Above average rainfall and continuous wet weather can slow field corn dry-down and delay harvest.
In many cases, very high soil moisture can restrict combines or similar equipment from entering fields, and crops may remain unharvested longer than usual.
This situation leads to several problems, including encouraging the growth of corn ear mold and reducing grain quality. In some cases, these types of mold may also pose a risk of mycotoxin contamination, depending on what type of fungal growth dominates, and thereby, affecting the overall grade of the maize.
Fungal species known to cause mold on maize are Trichoderma, Penicillium, Cladosporium, Stenocarpella (Diplodia), Fusarium, Gibberella and Aspergillus. However, only a few – Fusarium, Gibberella and Aspergillus– can produce mycotoxins. Thus, identifying which fungal pathogens are associated with ear rot becomes key to assessing if and for which mycotoxins a field is at risk.
Each mold is slightly different in color and may also vary in distribution on an ear, which may help identifying the most prevalent fungal pathogens.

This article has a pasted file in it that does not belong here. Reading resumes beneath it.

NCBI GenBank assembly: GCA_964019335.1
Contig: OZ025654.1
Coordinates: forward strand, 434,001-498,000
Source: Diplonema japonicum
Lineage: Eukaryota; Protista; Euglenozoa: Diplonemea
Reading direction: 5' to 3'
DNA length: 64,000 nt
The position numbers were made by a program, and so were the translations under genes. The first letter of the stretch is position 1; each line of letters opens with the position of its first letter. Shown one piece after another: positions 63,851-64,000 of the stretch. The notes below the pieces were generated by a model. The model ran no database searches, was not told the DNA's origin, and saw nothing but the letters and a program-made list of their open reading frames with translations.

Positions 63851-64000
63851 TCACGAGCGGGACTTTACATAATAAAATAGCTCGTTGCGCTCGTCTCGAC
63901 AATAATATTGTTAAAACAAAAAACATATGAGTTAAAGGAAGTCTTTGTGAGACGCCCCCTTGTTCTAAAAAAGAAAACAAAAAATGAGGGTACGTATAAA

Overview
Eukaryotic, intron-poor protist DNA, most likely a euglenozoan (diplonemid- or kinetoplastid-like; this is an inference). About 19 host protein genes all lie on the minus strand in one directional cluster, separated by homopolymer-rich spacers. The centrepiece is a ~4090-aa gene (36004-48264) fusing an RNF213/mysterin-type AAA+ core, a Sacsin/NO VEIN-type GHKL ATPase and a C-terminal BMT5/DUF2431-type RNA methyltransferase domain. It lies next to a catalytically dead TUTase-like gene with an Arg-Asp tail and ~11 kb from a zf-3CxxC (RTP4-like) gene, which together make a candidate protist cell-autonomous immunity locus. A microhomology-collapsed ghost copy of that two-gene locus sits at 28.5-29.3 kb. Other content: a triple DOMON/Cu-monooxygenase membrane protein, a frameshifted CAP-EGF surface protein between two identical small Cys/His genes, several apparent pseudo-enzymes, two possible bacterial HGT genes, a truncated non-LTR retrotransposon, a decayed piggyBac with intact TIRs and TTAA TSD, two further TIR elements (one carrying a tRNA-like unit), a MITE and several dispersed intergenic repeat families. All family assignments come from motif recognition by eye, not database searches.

As some mold produces toxins that are harmful to humans and/or livestock, especially dairy cattle, harvest and use decisions should be made by considering the concentration and type of toxins present in the composite sample taken from a field.
Prior to harvest, growers should take a close look at ears for prevalence of mold. Ears that have been damaged by birds should be inspected more closely. If the presence of toxin-producing fungal pathogens are suspected, an assessment of toxin concentration is necessary.
In a situation where 50 to 60 percent of the ears are infected with toxin producing mold species, the grower may decide not to harvest the crop and dispose of it by burning it or deep plowing the soil.